Elusive and extremely rare dogfish captured in stunning video


This short-tailed cat shark (Parmaturus bigus), seen in the Great Barrier Reef off the coast of Australia, is a rare sight.

Schmidt Ocean video screenshot by Amanda Kooser / CNET

Great whites might be the jumbo stars of the shark world, but there are some equally fascinating members on the other end of the size spectrum. The crew of the research ship Falkor experienced the wonders of the deep when they spotted “one of the rarest shark species in the world” during a recent Schmidt Ocean Institute mission.

Shark expert Will White with the Commonwealth Scientific and Industrial Research Organization, Australia’s national scientific research agency, has identified the short-tailed cat shark Parmaturus bigus from a video captured while exploring the Great Barrier. Corallina on October 17th. good look at the big eyed creature.

Although you can relax and enjoy hours of underwater footage and scientific commentary, the shark appears a little over two hours in this video. “It’s a shark!” comment the scientists as they zoom in.

The researchers collected a single specimen of Parmaturus bigus, which is found in the Australian National Fish Collection. The one spotted lying on the sand was a male estimated to be around 20 inches (50 cm) long. The remote controlled vehicle was able to follow him as he swam.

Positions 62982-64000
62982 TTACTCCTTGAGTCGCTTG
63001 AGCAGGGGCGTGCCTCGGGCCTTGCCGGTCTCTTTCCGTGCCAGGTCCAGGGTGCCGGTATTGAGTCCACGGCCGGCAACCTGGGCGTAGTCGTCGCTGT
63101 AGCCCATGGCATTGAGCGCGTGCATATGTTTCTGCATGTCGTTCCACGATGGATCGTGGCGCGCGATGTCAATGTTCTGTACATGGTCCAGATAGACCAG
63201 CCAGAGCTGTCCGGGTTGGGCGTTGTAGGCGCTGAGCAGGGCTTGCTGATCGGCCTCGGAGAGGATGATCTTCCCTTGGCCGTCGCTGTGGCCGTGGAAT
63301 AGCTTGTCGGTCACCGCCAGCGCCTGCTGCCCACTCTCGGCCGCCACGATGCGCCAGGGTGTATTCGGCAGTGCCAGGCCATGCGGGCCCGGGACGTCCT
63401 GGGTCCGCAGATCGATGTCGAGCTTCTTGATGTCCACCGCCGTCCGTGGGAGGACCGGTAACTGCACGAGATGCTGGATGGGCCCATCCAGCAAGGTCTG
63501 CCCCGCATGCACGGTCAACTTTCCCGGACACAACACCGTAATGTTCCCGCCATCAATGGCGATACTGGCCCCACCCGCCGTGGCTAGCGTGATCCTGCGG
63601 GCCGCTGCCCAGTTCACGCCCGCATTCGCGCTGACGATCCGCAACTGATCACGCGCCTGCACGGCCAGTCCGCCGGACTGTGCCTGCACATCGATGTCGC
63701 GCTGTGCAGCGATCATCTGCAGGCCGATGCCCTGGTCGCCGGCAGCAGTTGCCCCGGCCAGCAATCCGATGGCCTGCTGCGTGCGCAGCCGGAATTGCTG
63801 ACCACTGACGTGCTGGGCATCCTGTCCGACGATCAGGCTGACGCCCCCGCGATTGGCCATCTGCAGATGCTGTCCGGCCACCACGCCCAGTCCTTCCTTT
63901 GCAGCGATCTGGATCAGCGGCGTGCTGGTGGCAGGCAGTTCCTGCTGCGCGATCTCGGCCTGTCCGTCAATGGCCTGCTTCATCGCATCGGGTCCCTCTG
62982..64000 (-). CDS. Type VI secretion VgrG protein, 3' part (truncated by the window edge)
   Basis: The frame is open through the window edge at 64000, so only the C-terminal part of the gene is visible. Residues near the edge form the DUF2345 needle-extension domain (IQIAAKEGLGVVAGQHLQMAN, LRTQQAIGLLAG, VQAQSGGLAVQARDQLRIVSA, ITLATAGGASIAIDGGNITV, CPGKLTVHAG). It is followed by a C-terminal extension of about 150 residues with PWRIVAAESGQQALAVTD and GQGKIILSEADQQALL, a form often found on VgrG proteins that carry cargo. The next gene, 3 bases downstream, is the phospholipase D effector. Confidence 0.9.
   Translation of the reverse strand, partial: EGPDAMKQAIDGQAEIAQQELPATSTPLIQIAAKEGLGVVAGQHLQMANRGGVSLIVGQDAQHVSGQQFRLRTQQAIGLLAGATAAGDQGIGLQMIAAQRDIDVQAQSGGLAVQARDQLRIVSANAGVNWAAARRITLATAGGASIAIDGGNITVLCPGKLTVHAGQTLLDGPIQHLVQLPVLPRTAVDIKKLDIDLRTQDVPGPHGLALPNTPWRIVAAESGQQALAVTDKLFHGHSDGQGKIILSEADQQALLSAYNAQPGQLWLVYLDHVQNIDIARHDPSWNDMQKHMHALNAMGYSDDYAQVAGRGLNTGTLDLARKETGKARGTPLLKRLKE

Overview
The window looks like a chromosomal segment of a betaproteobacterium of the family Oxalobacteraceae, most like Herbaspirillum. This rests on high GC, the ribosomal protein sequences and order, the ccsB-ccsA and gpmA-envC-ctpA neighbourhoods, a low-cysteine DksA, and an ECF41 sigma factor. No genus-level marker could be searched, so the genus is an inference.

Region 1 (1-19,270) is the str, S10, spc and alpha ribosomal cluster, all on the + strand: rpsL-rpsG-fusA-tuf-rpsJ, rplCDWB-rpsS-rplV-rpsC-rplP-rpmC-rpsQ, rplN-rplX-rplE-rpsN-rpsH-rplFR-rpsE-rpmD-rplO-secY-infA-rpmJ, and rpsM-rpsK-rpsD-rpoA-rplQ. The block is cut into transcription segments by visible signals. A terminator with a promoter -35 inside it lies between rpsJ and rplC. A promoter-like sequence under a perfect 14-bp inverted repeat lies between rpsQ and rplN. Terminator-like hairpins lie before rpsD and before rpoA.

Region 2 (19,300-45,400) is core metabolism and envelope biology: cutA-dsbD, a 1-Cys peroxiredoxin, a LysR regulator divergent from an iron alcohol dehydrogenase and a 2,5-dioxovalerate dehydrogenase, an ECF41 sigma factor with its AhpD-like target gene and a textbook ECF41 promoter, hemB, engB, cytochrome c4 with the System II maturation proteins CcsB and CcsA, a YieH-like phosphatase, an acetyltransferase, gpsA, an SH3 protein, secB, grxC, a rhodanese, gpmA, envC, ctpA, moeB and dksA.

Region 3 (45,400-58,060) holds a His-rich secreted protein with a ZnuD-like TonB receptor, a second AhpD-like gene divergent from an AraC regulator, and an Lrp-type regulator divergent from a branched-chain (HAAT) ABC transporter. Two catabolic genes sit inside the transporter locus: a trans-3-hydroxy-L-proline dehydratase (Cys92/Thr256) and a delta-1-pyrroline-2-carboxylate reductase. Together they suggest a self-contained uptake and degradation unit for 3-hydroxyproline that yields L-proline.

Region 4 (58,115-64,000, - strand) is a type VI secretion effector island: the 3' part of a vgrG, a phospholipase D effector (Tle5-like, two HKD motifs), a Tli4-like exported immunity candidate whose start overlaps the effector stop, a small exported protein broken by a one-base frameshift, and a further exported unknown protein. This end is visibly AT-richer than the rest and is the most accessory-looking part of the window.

Even better, ocean researchers found they had filmed another specimen during a dive in May, but had not identified it at the time. The team also found footage of a case of short-tailed catfish eggs, providing scientists with a wealth of new information about the species and its habitat.

“Thanks to the efforts of the Falkor team, we now have three more records of one of the rarest sharks in the world,” Schmidt Ocean said in a statement Monday, which includes “the first footage of a living specimen.”

Schmidt Ocean expeditions have given us some extraordinary views of the wonders of the deep in recent years, from to incredibly bizarre siphonophore to a savage “benthic tornado. “The cat shark fits this impressive record of discovery perfectly.

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